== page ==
Last, but certainly not least, instructor/dancer/visual artist Mickey Fortanasce has created a follow-up deck to his original Legends of Swing deck of playing cards (sold at Lindy Focus this past year), with the second edition featuring swing dance legends from the west coast, including Jean Veloz, Hal Takier, and Ray Hirsch. Two important things to note: 1) “ALL profits from the sale of these cards will be donated to worthy organizations The LA Burrito Project doing outreach feeding and donating supplies to the Los Angeles homeless, andBlack Lindy Hop Matters, an organization based in Baltimore, MD which works to build welcoming communities and advancement opportunities for black dancers and advocates for cultural integrity, recognition and respect for African American people and heritage” and 2) you can still purchase a deck from the Camp Hollywood website while supplies last!
I know I am missing at least one vendor, but I wasn’t in the ballroom when the vendor was there to get permission to take photos, so my apologies! (EDITED to add that Jen Gomez of Bandini St. came forward to note the missing vendors, one of which was her table of accessories and shoe bags that was a part of the Loco Lindo booth and I had taken a picture of her shoe bags and not realized it was a separate vendor. Check out her Etsy shop, full of lovely hair accessories. The other vendor I missed was A Walk Thru Time Vintage and Costume Annex, selling vintage clothing and costumes. Thanks, Jen!)
Much love to you, Camp Hollywood, for providing such ample space for vendors and for providing four days of shopping, social dancing, competitions, classes, and so much more. ❤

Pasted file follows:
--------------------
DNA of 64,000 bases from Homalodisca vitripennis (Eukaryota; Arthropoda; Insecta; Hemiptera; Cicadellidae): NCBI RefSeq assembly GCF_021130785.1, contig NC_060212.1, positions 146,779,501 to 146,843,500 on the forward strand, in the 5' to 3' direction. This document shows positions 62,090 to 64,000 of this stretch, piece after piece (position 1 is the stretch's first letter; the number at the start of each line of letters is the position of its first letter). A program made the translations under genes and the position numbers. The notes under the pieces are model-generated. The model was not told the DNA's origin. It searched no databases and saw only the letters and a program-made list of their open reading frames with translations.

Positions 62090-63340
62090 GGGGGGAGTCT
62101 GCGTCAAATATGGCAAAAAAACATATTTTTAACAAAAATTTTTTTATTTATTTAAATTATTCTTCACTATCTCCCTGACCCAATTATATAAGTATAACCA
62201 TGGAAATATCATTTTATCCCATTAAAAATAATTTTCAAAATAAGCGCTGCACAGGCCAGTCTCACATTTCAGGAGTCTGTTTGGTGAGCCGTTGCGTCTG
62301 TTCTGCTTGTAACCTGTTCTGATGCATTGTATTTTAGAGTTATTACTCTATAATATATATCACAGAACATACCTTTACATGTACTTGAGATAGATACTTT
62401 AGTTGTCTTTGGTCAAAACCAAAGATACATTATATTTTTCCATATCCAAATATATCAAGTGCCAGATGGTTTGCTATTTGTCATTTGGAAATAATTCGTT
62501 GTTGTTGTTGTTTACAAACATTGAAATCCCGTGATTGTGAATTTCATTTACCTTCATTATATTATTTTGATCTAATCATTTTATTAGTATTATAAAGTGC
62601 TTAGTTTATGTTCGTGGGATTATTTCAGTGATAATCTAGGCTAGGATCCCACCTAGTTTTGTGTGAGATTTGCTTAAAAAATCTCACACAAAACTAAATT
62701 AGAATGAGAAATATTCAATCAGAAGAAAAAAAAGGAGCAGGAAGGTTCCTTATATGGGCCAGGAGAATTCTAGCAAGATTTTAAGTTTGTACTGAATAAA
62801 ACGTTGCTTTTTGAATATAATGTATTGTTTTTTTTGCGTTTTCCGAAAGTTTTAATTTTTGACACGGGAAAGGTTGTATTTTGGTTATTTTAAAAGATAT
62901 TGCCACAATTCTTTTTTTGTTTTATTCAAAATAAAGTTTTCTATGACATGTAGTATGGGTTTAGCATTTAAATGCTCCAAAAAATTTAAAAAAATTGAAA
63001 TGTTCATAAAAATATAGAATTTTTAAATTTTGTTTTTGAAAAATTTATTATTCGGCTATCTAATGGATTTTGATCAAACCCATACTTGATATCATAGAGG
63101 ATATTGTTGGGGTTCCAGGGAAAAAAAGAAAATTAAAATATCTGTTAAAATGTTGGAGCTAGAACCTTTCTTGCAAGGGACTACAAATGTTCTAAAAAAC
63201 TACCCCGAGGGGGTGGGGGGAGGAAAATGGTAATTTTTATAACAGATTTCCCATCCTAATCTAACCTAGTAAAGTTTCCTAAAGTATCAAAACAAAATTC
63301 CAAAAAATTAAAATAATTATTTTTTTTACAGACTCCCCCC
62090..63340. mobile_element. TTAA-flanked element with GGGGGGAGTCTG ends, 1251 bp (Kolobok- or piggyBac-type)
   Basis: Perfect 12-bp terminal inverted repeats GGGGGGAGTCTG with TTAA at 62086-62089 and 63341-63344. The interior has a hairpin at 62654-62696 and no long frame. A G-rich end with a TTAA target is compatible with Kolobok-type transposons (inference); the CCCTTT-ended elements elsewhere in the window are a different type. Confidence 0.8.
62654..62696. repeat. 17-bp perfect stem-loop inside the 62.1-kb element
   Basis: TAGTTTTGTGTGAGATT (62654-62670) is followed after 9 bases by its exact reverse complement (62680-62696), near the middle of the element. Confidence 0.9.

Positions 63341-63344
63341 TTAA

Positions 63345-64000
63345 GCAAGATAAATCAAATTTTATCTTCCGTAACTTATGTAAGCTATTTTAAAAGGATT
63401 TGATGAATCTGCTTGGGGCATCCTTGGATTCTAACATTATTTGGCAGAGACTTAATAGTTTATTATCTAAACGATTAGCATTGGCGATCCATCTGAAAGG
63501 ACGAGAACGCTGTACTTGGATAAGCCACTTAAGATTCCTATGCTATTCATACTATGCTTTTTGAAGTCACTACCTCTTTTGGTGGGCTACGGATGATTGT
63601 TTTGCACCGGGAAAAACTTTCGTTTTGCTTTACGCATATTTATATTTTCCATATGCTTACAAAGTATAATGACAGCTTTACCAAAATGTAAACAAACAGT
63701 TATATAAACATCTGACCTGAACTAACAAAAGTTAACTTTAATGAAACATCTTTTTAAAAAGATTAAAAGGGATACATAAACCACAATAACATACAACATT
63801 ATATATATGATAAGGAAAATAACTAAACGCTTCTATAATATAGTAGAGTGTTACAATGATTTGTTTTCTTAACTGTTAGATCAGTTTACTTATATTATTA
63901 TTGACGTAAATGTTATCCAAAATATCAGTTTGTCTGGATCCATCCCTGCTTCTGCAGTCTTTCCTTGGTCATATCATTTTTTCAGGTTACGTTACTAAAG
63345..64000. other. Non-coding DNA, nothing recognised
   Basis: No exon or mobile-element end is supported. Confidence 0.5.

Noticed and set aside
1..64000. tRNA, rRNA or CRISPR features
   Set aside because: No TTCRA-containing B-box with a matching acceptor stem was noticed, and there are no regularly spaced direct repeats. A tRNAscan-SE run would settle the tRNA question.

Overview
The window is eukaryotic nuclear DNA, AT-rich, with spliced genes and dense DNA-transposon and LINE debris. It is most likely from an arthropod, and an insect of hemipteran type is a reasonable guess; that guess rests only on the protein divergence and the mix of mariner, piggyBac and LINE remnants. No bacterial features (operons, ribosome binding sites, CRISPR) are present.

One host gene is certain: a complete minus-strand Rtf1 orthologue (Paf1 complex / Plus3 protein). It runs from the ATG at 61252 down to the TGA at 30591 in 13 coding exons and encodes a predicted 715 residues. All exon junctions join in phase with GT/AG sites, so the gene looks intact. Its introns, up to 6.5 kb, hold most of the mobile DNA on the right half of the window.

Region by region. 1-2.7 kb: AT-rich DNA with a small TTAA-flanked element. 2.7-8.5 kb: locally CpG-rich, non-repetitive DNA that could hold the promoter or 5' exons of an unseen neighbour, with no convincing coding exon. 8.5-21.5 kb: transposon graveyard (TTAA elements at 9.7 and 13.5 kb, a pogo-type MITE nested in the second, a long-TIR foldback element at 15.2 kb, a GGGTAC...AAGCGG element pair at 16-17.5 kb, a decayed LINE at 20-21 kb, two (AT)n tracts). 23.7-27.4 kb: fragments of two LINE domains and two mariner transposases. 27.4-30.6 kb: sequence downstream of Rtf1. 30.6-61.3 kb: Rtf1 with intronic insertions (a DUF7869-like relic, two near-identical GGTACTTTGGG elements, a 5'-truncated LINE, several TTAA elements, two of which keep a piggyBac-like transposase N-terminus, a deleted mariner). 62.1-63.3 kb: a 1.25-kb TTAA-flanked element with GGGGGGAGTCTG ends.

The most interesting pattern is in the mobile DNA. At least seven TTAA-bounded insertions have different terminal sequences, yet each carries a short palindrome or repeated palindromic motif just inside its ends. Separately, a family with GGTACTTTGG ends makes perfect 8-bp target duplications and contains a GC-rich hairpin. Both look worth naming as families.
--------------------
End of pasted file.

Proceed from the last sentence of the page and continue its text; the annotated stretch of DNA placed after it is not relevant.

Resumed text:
I swear I’m not saying this because they are the juiciest shade of green this side of a Granny Smith apple, I’m saying this because they are all of the things I am looking for in a dance shoe. The new Saint Savoy Riviera, a gorgeous t-strap dance shoe, is all of these things and more: something low enough that I can Lindy Hop all night, but high enough that I can benefit from a heel for Balboa; something that I can dance in all night without hurting the balls of my feet or causing blisters (on the first night of dancing, no less! No blisters!); soft, flexible leather, yet with enough support to withstand the stress of the dance; did I mention the perfect heel height (3.5 cm, which is about 1.4 inches)? And the soft sueded sole? And the pristine finishing on the shoe? And the divine two tone color? And the cutouts allowing for even more movement? And the sweet vintage styling? I haven’t been this excited about a pair of dance shoes since my first pair of Remixes 8 years ago, I’m in love…
The Riviera is so new that it’s not even on the Saint Savoy website yet, but will be in late November, just in time for the gifting season. They are taking orders, though, so contact them about placing your order. The green Rivieras are almost sold out already (I’m looking at you, Castle Camp)! Also available in light blue, brown, and a sassy tan/red color combo.
Here’s a collection of photos of my love affair with this dance shoe:
I love a sale and I love it when I find new products tailored for swing dancers – here, we have Saint Savoy Dancewear, a swing dance company founded by Rani-Patricia Dirnhofer, a Vienna-based dancer who grew up in Spain and uses her connections there to collaborate with Alicante shoe manufacturers to create this line of men’s and women’s dance shoes – from oxfords to t-straps, flats to heels, brogueing to cutouts…there’s a lot of variety here! Additionally, Saint Savoy is running a sale until November 30, 10 Euros off any pair of dance shoes…
…but what about these shoes, you say? Let’s take a closer look:
It seems all dancers struggle with finding that perfect pair of shoes – Rani-Patricia shared this struggle: “While hunting for stylish dance shoes, we searched through countless websites from all over the world. The meagre array, several bad buys, and a lot of research brought us to the idea of starting our very own company.” What is remarkable is that people are actually doing this, starting companies and making these shoes – clearly there is a demand!
So if you could come up with a dance shoe company, what specs would you include? Saint Savoy touts the following: